(You can say that bad loans were far in excess of $500 billion. But most of the bad loans were not bad ex ante but only became bad ex post when the financial crisis, the crash, and the Lesser Depression came. You can say that low interest rates and easy credit led a great many who owned already-existing houses to take out loans that were ex ante bad. But that is offset by the fact that the excess houses built had value, just not $500 billion of value. I think those two factors more or less wash each other out. You can say that it was not the financial crisis but the destruction of $8 trillion of wealth revealed to be fictitious as house prices normalized that caused the Lesser Depression. But the creation of that $8 trillion of fictitious wealth had not caused a previous boom of like magnitude.)
To put it bluntly: Paul is wrong because the magnitude of the financial accelerator in this episode cries out for a model of multiple--or a continuous set of--equilibria. And so Roger seems to me to be more-or-less on the right track.
When Paul says that standard Hicks-Metzler macro has done well, he means that, since the end of the 2008, given the magnitude of the leftward shift in the IS curve then experienced, Hicks-Metzler has given the right answer to four important questions:
Will extraordinary expansion of the outside money base by the Federal Reserve have powerful effects boosting the economy even after short-term safe nominal interest rates hit zero? No, because such central banking operations are essentially swaps of assets that are nearly perfect substitutes in investors' portfolios, and expectations of higher future inflation are not easily generated out of thin air but require facts on the ground that can be pointed to.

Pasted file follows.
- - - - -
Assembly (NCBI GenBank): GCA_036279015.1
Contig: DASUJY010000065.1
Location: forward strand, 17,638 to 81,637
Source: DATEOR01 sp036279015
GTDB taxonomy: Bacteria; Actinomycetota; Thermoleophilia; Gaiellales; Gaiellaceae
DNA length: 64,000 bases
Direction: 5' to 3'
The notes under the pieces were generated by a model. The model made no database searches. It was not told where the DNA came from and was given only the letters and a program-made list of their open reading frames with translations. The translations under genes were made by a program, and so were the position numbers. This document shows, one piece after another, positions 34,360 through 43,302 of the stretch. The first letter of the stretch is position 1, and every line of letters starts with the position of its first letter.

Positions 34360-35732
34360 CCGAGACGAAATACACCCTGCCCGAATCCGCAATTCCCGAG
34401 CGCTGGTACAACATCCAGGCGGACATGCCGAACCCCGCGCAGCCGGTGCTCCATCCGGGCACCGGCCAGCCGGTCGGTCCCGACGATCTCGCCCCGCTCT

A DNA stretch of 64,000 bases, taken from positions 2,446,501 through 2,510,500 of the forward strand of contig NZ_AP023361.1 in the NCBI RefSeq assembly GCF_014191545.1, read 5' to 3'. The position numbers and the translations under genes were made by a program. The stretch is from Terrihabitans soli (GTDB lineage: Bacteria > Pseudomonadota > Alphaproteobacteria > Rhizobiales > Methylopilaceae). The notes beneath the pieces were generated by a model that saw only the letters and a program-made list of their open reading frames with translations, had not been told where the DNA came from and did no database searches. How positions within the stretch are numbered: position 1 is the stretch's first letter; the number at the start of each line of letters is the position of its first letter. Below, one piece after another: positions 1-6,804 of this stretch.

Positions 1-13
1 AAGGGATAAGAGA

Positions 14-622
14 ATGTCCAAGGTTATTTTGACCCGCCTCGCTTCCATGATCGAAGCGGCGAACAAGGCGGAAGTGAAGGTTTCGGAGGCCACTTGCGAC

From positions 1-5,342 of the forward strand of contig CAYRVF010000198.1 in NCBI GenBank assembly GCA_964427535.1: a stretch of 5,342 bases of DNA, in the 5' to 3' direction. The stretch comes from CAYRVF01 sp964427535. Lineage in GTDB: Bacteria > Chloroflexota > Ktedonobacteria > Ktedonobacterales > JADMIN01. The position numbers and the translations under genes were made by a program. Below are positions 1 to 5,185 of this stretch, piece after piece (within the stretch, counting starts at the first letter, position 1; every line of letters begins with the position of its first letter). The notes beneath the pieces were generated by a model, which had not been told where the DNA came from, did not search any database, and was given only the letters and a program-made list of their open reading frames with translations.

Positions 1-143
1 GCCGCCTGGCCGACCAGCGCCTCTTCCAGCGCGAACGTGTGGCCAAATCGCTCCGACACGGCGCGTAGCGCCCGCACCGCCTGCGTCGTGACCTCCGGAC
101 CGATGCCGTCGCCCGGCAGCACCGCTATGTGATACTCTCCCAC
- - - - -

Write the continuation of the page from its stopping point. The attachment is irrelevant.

Will expansionary fiscal policy be counterproductive because it will lead to a crisis of confidence and to a spiking of interest rates? No, not as long as the central bank can and does create the safe high-powered monetary asset that underpins the economy.
Will expansionary monetary policy trigger stagflation--high unemployment and accelerating prices? No, because, once again, expectations of higher future inflation are not easily generated out of thin air but would require the facts on the ground of full recovery to trigger their appearance.
Will the economy quickly recover back to its old normal? No, absent the working-out of bad debt and deleveraging of the economy needed to reverse the large leftward shift of the IS curve.
Giving the right answers ex ante to these four questions was a powerful victory for Hicks-Metzler macro. Judging that the housing price rise was a bubble, the popping of which would create risks, and that wage and price inertia would make recovery without truly extraordinary demand stimulation very painful are also powerful victories. Those who understood the behavioral finance of bubbles and the institutional psychology of wage-price inertia could see and think, where others were blind or insane.
But it seems to me that Roger Farmer has empirical victories too. From today's perspective, the things I used to teach before 2008 about how the American economy had a strong tendency to return to a full employment equilibrium with a 1/e time of two years seems simply wrong: rapid recovery in the past, looking back, seems to have depended on aggressive policy rather than on any natural equilibrating economic process. And I would have given very long odds that $500 billion of sectoral overinvestment, even overleveraged overinvestment, would not take down the U.S. and the world economy.